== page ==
Pa. Provides Grants for Clean Energy, Biofuels
New investments in innovative clean energy and biofuels projects recently announced by Gov. Edward G. Rendell will accelerate Pennsylvania's drive toward energy independence, expand markets for emerging technologies, and ultimately make them more affordable for families and businesses, according to a press release.
The governor said the state's support for 49 projects will leverage nearly four times as much in private investment, create jobs, clean the environment, and save consumers tens of millions of dollars a year in energy costs. He added that making these kinds of investments is critical to helping Pennsylvania weather a challenging national economic downturn. "These are difficult times for businesses to raise the capital needed to develop new products and processes, even for the renewable energy and biofuels industries that had been among the fastest growing globally just a few months ago," said Rendell. "And even though energy prices have subsided recently, we've seen how volatile these markets can be and how high energy prices can hurt an economy."We want to be sure Pennsylvania is doing everything it can to encourage energy conservation and efficiency, as well as the increased use of alternatives and renewables. Making this kind of investment today is even more crucial now if we're to continue developing clean energy resources and growing the Keystone State's green energy manufacturing industry. That way, we're positioned to capitalize on increased demand once the economy improves."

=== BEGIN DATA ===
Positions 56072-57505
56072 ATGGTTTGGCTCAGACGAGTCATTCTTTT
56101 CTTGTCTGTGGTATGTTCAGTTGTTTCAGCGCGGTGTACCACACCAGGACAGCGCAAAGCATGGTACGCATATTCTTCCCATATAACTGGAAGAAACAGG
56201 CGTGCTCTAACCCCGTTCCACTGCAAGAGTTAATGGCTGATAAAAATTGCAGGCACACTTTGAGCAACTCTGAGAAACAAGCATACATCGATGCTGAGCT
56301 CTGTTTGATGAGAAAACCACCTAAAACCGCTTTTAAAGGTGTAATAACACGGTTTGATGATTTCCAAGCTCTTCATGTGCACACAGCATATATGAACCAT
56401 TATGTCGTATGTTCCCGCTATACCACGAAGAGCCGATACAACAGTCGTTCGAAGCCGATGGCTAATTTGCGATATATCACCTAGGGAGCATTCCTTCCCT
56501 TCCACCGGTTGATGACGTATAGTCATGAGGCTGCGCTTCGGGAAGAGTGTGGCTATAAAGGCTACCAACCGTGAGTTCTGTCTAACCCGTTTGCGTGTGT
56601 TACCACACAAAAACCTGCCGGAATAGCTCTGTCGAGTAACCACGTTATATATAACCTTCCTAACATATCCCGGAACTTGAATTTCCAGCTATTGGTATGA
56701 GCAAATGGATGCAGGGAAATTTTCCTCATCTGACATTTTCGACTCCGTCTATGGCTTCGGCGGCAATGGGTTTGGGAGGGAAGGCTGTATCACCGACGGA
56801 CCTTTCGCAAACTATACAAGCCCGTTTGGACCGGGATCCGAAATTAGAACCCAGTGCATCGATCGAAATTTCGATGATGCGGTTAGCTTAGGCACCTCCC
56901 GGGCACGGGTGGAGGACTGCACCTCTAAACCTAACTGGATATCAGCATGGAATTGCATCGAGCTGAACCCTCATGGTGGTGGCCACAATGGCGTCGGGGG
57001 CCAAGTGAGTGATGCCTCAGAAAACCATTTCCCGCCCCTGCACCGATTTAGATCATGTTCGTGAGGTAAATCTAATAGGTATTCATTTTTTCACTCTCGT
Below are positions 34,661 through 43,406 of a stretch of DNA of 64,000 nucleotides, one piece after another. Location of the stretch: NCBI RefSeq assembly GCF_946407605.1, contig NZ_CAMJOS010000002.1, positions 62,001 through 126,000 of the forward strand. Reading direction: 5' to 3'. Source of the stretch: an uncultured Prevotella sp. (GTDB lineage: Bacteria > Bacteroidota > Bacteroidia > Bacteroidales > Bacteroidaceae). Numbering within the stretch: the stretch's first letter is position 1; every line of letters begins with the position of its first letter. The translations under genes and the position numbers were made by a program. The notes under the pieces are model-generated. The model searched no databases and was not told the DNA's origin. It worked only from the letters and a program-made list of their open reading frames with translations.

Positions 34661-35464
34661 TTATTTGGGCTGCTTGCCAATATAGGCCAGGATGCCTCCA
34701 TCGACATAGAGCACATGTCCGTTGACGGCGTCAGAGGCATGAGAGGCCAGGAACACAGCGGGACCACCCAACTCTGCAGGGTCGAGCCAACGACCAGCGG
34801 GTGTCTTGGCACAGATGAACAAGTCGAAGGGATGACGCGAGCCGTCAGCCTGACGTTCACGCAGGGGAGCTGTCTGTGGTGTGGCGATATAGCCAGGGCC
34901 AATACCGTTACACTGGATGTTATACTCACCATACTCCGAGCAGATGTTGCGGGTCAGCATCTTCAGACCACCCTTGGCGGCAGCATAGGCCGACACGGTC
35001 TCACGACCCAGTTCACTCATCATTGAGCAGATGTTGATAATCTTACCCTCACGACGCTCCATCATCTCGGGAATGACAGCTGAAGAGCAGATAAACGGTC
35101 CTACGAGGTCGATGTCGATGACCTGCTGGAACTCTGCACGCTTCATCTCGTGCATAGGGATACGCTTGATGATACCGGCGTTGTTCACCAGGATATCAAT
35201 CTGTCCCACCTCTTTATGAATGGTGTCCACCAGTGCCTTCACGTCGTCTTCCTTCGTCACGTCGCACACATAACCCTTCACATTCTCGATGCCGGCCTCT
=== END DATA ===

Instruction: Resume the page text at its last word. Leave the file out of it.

The grants, which include $7.2 million through the Energy Harvest program and $6.5 million through the Alternative Fuels Incentive Grant program, will support projects in at least 25 counties and will leverage more than $53.1 million in private investments. The projects also are expected to create at least 77 jobs.
Combined, the projects will reduce consumers' energy costs by nearly $46 million each year by saving:
• 25.1 million kilowatt hours of electricity or generating it from clean technologies, which is enough to power more than 2,500 homes in Pennsylvania;
• 250.1 million gallons of diesel or No. 2 heating oil; and
• 37,564 million British thermal units of natural gas.
The projects will also improve air quality by eliminating 239 tons of sulfur dioxide and 24,000 tons of nitrogen oxides and reducing carbon dioxide emissions by 2.5 million tons.
"Developing homegrown sources of clean energy is essential to providing clean air so our most vulnerable citizens can breathe easier, to reducing the impacts of climate change, and to providing a competitive business environment that attracts entrepreneurs and jobs to our state," said Environmental Protection acting Secretary John Hanger.